Raising a confident and happy dog starts with proper puppy socialization. Socialization is the process of helping your puppy form positive associations with new sights, sounds and experiences. How can we possibly accomplish socialization during a pandemic while following stay at home orders and social distancing guidelines? We just need to get creative. We’ve outlined specific suggestions below, but first, let’s talk about how socialization works and why it is important.
How does socialization work?
Socialization uses classical conditioning to teach puppies that new stuff is safe and predicts praise and treats. In essence, you are building a library of positive experiences for your pup. There are two elements to a good socialization plan:
1. Praise and treat when your puppy looks at or interacts with new sights, sounds and experiences. This act of pairing (new stuff leads to good stuff) is how you create a positive emotional response.
2. Give your pup space and let them proceed at their own pace. Remember, your puppy has no reason to think that noisy garbage trucks or flags flapping in the breeze are safe. How can you tell if your pup feels safe? Your pup will eat treats, is not barking or hiding, and can respond to easy cues like sit or touch. Don’t force your puppy to interact with new things; just let their natural curiosity take over, and then praise and treat while they explore the world around them.
Socialization is the process of helping your puppy form positive associations with new sights, sounds and experiences.
The socialization window and fear periods
The socialization clock starts ticking the moment our puppy is born. The main socialization window is between three weeks and four months of age; this is when pups are most comfortable around new experiences, so it is the ideal time to focus on socialization. Your pup will benefit from continued socialization efforts throughout adolescence, however. The adage of “use it or lose it” definitely applies to socialization!
Note that puppies typically go through an initial fear period between eight and ten weeks of age, when it is particularly important to ensure that new experiences are positive and fun, and to avoid unpleasant experiences.
Between three and four months of age, most puppies will begin displaying caution around new sights, sounds and experiences, and a secondary fear period occurs in adolescence, between six to twelve months of age.
During fear periods, which can last one to three weeks, you may notice your pup avoiding or withdrawing from both familiar and unfamiliar sights, sounds and experiences. Be patient, give your puppy plenty of space, and continue offering praise and treats when your pup notices or interacts with new things. Corrections are only going to make your pup more stressed out, so be nice while your puppy is navigating this challenging time.
Let’s get creative
So, how do you socialize your pup to new sights, sounds and experiences when you are supposed to stay home? Here are some suggestions:
Vary your walking route to include new streets, trails and parks.
On your walks, create a positive association towards new people and dogs (at a safe distance), squirrels, and birds by giving your pup praise and a treat for noticing all of these things. If you don’t typically see other animals on your walks, ask a helper to pretend to walk a stuffed animal past your yard.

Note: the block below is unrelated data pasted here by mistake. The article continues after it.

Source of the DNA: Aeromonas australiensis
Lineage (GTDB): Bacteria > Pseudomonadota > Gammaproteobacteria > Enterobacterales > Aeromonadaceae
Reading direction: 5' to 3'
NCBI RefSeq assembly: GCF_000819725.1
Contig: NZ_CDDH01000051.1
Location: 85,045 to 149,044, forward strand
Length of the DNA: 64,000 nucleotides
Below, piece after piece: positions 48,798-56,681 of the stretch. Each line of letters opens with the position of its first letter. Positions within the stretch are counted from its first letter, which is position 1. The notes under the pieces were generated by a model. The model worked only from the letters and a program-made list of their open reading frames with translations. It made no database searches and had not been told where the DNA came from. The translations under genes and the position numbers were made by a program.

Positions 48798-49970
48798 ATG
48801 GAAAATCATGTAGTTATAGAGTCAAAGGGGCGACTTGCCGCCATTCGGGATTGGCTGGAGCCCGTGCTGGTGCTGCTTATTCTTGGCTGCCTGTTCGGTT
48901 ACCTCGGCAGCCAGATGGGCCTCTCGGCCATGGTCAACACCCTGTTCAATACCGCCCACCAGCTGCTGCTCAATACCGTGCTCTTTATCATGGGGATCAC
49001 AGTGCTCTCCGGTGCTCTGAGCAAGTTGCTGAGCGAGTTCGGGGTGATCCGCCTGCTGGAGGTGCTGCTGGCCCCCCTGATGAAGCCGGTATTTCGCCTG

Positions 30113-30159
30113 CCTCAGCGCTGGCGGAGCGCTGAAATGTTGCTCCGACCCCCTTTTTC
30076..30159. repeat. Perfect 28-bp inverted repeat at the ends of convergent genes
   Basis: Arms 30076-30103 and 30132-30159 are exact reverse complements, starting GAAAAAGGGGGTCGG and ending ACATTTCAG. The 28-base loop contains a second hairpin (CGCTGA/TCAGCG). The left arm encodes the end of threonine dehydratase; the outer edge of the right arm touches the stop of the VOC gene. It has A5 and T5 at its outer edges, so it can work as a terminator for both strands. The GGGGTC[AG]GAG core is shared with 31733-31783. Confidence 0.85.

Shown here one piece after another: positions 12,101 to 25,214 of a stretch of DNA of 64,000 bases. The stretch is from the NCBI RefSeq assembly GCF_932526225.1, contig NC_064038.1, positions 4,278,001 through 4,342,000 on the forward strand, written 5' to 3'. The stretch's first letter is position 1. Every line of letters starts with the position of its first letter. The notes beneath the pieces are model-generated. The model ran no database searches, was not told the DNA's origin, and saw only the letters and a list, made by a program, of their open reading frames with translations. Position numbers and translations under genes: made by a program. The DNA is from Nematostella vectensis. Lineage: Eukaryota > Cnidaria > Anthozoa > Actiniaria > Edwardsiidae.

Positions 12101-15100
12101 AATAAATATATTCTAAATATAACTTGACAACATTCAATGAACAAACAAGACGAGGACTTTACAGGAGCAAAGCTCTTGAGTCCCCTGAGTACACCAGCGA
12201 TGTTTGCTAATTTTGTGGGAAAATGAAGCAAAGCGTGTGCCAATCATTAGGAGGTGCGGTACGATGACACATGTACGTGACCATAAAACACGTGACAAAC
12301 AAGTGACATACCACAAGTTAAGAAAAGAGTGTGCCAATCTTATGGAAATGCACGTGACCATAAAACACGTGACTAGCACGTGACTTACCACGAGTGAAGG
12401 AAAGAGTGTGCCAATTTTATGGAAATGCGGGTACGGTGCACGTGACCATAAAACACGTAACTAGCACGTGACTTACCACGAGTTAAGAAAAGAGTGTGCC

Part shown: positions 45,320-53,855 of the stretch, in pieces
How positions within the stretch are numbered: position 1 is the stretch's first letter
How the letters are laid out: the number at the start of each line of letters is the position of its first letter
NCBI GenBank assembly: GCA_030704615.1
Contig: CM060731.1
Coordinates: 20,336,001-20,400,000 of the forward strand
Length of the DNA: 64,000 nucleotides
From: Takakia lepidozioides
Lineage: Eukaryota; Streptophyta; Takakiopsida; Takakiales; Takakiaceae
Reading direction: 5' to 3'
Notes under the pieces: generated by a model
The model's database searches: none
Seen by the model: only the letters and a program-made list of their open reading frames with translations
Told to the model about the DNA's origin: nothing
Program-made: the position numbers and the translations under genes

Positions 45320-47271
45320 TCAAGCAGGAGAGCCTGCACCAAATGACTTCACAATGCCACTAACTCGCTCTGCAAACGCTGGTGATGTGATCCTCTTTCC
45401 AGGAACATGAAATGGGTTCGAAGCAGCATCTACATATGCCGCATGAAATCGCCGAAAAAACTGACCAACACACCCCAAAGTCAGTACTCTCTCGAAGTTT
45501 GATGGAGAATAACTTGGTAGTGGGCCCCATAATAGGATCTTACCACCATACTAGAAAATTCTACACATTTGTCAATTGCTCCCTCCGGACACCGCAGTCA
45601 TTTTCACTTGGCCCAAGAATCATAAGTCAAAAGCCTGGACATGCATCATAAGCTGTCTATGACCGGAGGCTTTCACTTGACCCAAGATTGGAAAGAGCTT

Encourage your pup to explore their environment; praise and treat for sniffing, climbing onto rocks, logs, stumps, benches, playground equipment, stairs, etc.
Go for rides in the car to see new people, dogs, and sights.
Become “new people” by having a costume party! Put on your mask, hats, sunglasses, helmets, costumes, uniforms, swim goggles, or hold a cane or umbrella. Act normal; you’re not trying to scare your pup.
Let your pup experience different surfaces; give praise and treats for walking on linoleum, gravel, landscaping rocks, concrete, bricks, sand, tarp, a board laid on the ground, an empty kiddy pool, a crate pan laid on the grass.
What’s in your garage? Get out your bike, skateboard, scooter, stroller, wagon, wheelbarrow, lawnmower, or roller suitcase. Praise and treat when your pup looks at the stationary object, then ask a helper to move the object while you give praise and treats to your pup.
Place a variety of novel objects on the floor or in a fenced yard (consider buckets, pots and pans, laundry baskets, yard tools, traffic cones), then scatter a trail of treats around and through them.
Let your pup experience a variety of sounds: alarm clock, dishwasher, laundry machine, sound of stove burner ignition, car horn, musical instruments, kids’ toys that make sounds or speak. Praise and treat when your pup orients to the new sound. If your pup reacts to sounds, you can record the sound on your smartphone, then play it back at a low volume, and gradually increase the volume. For novel sounds like sirens, fireworks, or a crying baby, download an app like Sound Proof Puppy from the App Store or Play Store, or check out the calming music and desensitizing sounds from Calmsound and iCalmPet.
Combine movement and sound: let your puppy check out kids’ toys with motors (arranged so they are moving away from your puppy), observe laundry hanging on the line and moving in the wind, or watch while you rake, shovel or sweep.
For personalized coaching on puppy socialization and training, check out our online classes here.
Plan some socialization activities every day to have a confident pup who is ready to take on the world!
I have encouraged neighbors to stop in and engage with Lily. Also service people to say hello etc.
( Males and Females). When appropriate let Lily get acquainted with other dogs and owners.